Such a powerful EMP is expected to happen again. It is just a matter of time. Worse, a deliberate nuclear blast set off high above the US would do the same thing. Everything with microcircuits would be fried.
The Steve Jobs Generation would be helpless.
All is not lost. Electrical devices and vehicles – generally from before 1960 - would continue to work just fine because they did not have microcircuits.
Without Solar Panels, How Could We Make Electricity Using the Sun?
We should consider steam engines. We could oncentrate the sun’s energy to create steam to drive an electrical generator. We would probably need an old generator and old electrical appliances, but there are lots of them around. Electric appliances seem to last a long time. Such a system would be low-tech, low in cost, last a long time, be easily rebuild-able and be EMP proof. Remember, steam engines, like horses, require a fair amount of water, too.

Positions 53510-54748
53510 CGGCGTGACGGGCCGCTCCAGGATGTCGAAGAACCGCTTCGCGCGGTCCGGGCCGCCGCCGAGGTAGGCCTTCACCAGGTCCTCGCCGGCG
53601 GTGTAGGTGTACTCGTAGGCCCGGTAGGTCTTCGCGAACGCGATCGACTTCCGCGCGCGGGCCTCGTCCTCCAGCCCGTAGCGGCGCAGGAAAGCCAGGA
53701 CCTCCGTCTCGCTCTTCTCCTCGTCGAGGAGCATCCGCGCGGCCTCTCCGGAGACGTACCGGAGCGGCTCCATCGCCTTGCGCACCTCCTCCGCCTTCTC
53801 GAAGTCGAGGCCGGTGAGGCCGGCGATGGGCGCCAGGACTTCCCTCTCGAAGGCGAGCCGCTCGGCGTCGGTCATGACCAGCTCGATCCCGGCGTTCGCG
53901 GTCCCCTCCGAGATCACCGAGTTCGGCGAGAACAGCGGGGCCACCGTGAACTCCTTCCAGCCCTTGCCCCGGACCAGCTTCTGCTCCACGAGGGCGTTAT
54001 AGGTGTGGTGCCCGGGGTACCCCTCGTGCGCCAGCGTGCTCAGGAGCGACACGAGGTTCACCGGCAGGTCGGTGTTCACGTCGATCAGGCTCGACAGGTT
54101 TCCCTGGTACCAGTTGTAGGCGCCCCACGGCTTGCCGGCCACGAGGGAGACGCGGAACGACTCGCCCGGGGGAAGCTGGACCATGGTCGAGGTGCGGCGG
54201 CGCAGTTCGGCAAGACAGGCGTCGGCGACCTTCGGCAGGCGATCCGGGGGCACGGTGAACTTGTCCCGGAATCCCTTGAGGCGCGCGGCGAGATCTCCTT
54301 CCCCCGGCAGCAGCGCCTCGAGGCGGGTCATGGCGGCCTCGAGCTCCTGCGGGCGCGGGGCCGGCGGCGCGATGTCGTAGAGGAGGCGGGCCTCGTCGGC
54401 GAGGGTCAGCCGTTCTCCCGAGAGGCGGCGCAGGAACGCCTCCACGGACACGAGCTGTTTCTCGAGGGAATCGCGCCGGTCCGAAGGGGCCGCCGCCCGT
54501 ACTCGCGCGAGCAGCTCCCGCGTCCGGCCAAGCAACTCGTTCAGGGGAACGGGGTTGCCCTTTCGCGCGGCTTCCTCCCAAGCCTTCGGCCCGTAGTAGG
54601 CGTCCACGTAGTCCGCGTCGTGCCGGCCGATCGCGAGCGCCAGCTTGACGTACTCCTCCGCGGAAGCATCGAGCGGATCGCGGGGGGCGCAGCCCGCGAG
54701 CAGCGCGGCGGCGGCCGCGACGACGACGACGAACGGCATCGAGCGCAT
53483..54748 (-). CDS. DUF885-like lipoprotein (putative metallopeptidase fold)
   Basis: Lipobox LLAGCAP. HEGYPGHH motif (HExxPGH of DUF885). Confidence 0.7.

Boiler safety has been an issue in the past. Has there been any progress in that area?
Below is a home-made, solar concentrating steam engine:
Joe has assembled a bunch of mirrors on a grid about 12 feet wide and 15 feet high and aimed them at a boiler. This is a lot smaller than the photovoltaic array we saw earlier on the MEN one-acre plot. Joe is on to something really useful, here.
Hurray for American inventors.